When it comes to workplace electric vehicle (EV) charging, Michigan-based Ford says the large automaker has found that if you build it, they will come, and they will charge.
In this case, “they” are U.S. and Canadian Ford employees, who say the company’s 200 current charging stations at 50 facilities have given them the confidence to buy or lease an EV without worrying where they can charge away from home. In fact, according to the company, more than six in 10 employees who drive EVs say Ford’s workplace charging network influenced their purchase or lease decision.
As a result, Ford has announced it is tripling the number of North American workplace charging stations to 600 in the next two years. Within a year, the network will double.
“Work is the second most likely place people charge their electric vehicles,” says Steve Henderson, Ford sustainability and vehicle environmental matters manager, in a press release. “If we give people the ability to charge when they’re at work, we can significantly up the potential for mass market adoption of electrified vehicle technology.”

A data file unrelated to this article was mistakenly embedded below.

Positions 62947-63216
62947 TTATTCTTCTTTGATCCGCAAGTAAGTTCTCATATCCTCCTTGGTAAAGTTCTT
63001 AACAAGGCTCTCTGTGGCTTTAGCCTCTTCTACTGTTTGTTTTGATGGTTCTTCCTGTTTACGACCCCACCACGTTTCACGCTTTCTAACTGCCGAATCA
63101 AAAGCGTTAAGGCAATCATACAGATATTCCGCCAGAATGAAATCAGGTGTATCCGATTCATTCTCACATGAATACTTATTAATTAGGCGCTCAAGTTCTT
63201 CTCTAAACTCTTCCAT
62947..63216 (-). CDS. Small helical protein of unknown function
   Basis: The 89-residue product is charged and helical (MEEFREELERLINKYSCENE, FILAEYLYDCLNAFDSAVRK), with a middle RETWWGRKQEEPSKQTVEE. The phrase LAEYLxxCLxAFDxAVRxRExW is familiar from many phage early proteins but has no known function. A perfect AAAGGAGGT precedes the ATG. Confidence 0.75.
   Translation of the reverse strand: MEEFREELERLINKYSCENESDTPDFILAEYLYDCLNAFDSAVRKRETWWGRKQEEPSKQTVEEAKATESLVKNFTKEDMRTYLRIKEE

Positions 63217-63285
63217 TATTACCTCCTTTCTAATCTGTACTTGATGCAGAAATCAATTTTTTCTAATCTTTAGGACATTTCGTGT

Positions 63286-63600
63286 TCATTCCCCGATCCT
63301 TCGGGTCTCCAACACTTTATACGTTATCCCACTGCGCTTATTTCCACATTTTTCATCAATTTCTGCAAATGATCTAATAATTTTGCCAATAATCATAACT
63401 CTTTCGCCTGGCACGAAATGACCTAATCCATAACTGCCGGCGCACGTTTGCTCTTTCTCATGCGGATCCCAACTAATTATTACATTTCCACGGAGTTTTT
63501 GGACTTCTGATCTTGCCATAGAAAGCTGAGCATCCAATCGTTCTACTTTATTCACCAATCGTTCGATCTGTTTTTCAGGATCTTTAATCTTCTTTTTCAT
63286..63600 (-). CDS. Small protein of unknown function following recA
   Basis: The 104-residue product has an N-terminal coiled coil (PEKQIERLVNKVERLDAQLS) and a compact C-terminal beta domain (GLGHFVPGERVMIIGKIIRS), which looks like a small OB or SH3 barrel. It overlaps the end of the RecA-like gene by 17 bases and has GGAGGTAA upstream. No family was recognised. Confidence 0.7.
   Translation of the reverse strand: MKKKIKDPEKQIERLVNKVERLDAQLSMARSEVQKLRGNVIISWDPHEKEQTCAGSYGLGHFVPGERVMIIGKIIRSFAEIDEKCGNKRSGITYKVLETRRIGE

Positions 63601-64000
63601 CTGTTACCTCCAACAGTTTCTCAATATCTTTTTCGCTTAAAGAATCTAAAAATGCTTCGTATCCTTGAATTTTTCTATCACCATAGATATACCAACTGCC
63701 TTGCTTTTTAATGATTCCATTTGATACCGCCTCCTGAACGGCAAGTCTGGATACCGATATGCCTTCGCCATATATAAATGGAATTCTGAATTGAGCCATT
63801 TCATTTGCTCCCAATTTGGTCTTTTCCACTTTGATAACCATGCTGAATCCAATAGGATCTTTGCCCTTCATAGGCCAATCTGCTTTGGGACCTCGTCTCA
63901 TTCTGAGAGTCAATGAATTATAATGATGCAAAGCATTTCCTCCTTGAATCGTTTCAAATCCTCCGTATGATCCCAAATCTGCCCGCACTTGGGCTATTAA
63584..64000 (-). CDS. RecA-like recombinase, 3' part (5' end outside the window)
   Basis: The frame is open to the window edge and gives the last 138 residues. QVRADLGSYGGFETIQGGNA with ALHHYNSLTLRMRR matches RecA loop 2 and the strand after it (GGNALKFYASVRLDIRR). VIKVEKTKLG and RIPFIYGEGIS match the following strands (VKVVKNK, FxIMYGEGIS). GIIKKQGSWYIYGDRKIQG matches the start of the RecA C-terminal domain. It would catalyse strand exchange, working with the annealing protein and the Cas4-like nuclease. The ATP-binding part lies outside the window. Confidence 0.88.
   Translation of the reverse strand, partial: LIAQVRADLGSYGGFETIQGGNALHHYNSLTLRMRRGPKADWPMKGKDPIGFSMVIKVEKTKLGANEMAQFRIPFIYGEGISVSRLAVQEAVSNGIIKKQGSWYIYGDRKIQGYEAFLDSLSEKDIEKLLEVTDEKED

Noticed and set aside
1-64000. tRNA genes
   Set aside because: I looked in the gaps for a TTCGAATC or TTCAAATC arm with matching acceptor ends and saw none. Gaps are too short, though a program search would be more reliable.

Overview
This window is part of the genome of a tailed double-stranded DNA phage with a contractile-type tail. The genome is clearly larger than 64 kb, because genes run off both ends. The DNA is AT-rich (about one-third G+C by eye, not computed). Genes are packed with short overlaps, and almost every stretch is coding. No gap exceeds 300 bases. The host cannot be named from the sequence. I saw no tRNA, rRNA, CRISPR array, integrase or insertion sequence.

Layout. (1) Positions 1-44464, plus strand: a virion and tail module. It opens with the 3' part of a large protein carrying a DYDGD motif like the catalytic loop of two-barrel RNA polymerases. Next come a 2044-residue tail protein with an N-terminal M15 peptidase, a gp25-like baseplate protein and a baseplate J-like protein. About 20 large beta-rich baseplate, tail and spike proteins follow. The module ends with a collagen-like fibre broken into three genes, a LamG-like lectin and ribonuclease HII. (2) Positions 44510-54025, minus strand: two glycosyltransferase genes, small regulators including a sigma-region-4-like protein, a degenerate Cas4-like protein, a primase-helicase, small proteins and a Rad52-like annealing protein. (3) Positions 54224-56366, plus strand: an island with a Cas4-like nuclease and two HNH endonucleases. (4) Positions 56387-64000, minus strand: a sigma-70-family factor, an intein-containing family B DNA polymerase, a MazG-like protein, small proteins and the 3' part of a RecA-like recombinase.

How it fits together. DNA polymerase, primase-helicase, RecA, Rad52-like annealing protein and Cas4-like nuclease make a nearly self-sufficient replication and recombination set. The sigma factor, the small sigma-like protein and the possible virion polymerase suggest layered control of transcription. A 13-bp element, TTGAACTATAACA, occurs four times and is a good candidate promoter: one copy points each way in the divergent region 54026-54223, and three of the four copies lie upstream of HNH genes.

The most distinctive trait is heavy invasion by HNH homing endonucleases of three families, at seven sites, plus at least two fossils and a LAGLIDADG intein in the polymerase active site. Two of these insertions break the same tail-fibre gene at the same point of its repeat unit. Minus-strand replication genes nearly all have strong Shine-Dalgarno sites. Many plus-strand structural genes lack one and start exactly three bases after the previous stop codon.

Henderson and his team conducted a study on employee charging and driving behaviors from January 2014 to September 2017, initially collecting data using the MyFord Mobile smartphone app, Ford’s charging network and employee surveys.
Ford says an important finding suggests that for some employees – particularly those stationed at one facility for an entire day – having to move their vehicles once they are fully charged constitutes a serious downside to driving electric. So, Ford is expanding its network to accommodate existing demand and anticipated greater adoption of electrified vehicles.
New employee charging stations will also aid an ongoing effort to understand where and when people charge their EVs whether at work, home or while running errands.
Among other findings, the Ford study revealed the following:
- The most popular times to charge EV batteries are from 8 a.m. to 11 a.m. and from noon to 3 p.m.;
- Since September 2014, Ford employees have charged their vehicles at work more than 165,000 times (~$59,000 at 0.078 cents per kilowatt-hour), resulting in a reduction in carbon emissions produced by approximately 600,000 pounds;
- Through early August of this year, Ford’s charging station network has provided approximately 2 million miles of pure electric driving for its employees; and
- Detroit-based utility DTE Energy’s solar array at Ford World Headquarters currently produces far more electricity than is consumed by the charging stations.